National Report: Nevada Ranks 42nd in Protecting Kids from Tobacco
States Challenged to Join Florida in Reducing Youth Smoking to Record Low
Washington, D.C.- Nevada ranks 42nd in the country in funding programs that prevent kids from smoking and help smokers quit, according to a national report released today by a coalition of public health experts.
The report challenges states to do more by shining the spotlight on Florida, which has cut its high school smoking rate to a record low 7.5 percent. The report details the lives and health care dollars each state could save if it brought its teen smoking rate down to Florida’s.
If Nevada reduced its high school smoking rate from 10.3 percent to 7.5 percent, it would prevent 23,370 kids from becoming adult smokers, saving 8,150 lives and $409 million in future health care costs. Today in Nevada, tobacco annually claims 4,100 lives and costs the state $1.1 billion in health care bills.
Other key findings for Nevada include:
• Nevada spends $1 million per year on tobacco prevention and cessation programs, which is 3.3 percent of the $30.0 million recommended by the Centers for Disease Control and Prevention (CDC).
• Nevada will collect $142.9 million in revenue this year from the 1998 tobacco settlement and tobacco taxes but will spend only 0.7 percent of the money on tobacco prevention programs.
• Tobacco companies spend $74.3 million per year to market their products in Nevada – 74 times what the state spends on tobacco prevention.
Today’s report, titled “Broken Promises to Our Children: A State-by-State Look at the 1998 State Tobacco Settlement 16 Years Later,” was released by the Campaign for Tobacco-Free Kids, American Heart Association, American Cancer Society Cancer Action Network, American Lung Association, the Robert Wood Johnson Foundation and Americans for Nonsmokers’ Rights.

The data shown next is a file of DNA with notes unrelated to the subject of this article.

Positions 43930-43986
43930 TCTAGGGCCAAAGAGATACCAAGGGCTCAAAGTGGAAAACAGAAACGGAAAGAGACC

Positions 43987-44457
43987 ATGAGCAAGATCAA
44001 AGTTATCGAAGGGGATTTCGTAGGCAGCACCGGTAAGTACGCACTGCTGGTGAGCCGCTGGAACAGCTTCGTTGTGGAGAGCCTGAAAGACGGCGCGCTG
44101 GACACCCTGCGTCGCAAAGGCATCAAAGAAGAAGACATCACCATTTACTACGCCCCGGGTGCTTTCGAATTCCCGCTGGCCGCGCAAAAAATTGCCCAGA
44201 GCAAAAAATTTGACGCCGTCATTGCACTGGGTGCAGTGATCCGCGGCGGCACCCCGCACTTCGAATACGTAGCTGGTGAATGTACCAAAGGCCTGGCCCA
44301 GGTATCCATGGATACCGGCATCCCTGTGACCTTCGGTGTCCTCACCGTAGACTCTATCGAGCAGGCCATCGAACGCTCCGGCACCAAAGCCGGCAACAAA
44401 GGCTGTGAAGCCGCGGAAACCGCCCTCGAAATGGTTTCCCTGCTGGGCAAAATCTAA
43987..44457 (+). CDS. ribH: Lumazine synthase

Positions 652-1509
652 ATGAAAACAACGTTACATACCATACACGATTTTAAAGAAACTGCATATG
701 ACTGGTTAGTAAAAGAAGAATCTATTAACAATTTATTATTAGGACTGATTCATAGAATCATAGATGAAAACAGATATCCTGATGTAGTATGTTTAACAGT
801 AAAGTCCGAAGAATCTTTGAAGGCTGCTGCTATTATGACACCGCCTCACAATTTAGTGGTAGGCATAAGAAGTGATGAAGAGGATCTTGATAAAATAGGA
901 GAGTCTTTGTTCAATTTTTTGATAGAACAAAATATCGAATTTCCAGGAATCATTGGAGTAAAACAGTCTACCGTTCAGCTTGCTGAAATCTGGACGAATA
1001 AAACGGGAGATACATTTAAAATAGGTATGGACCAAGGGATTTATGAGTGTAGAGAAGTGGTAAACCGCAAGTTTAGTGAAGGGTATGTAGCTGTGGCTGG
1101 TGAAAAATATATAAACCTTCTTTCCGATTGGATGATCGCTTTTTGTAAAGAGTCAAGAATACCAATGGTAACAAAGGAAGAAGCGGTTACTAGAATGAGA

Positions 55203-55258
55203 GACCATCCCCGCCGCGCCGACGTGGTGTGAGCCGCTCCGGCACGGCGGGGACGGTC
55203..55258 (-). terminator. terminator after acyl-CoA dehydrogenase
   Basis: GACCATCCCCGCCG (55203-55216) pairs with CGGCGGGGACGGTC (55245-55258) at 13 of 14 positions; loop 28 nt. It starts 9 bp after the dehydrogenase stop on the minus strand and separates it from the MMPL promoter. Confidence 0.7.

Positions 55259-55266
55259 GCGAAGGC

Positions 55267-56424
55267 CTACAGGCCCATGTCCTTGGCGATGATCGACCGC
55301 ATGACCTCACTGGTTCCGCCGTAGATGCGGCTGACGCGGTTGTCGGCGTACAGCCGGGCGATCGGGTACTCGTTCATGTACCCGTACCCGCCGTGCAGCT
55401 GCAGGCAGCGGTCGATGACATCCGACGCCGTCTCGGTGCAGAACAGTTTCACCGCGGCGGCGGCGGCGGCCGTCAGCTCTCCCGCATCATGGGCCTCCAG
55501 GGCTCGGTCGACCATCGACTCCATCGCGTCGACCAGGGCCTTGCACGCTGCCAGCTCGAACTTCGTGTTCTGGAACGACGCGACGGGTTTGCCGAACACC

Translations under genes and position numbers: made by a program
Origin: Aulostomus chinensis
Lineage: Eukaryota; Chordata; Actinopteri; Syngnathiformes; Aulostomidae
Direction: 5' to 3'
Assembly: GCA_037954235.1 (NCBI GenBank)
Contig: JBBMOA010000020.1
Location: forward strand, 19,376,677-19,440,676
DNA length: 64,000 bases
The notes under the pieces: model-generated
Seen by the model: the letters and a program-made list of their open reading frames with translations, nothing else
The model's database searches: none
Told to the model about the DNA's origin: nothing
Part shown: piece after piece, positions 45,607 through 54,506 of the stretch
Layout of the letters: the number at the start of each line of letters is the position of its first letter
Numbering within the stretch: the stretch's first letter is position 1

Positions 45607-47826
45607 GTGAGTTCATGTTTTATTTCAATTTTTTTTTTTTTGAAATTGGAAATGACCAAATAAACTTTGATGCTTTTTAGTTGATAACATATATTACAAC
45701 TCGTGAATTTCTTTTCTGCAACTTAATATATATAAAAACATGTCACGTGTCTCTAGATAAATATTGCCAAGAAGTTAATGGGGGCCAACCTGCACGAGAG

The report assesses whether the states kept their promise to use a significant portion of their settlement funds – estimated to total $246 billion over the first 25 years – to fight tobacco use. The states also collect billions of dollars more each year from tobacco taxes.
“Nevada is putting its children at risk and costing taxpayers money by refusing to properly fund tobacco prevention efforts and ignoring the mountain of evidence that these programs save lives and health care dollars,” said Matthew L. Myers, President of the Campaign for Tobacco-Free Kids. “Florida’s remarkable progress shows it is within our reach to create a tobacco-free generation. But we need elected leaders in Nevada to wake up and increase funding for proven tobacco prevention programs.”
Nationally, the report finds that:
• Most states fail to adequately fund tobacco prevention and cessation programs. The states will collect $25.6 billion this year from the tobacco settlement and tobacco taxes but will spend only 1.9 percent of it ($490.4 million) on tobacco prevention programs.
• States are falling woefully short of the CDC’s recommended funding levels for tobacco prevention programs. Altogether, the states budgeted just 14.8 percent of the $3.3 billion the CDC recommends. Only two states – Alaska and North Dakota – are funding tobacco prevention programs at CDC-recommended levels.
Evidence shows tobacco prevention and cessation programs work to reduce smoking, save lives and save money. One study found that during the first 10 years of its tobacco prevention program, the state of Washington saved more than $5 in tobacco-related hospitalization costs for every $1 spent on the program.
Tobacco use is the No. 1 cause of preventable death in the United States, killing more than 480,000 people and costing the nation at least $289 billion in health care bills and lost productivity each year.
The full report and state-specific information can be found at www.tobaccofreekids.org/statereport.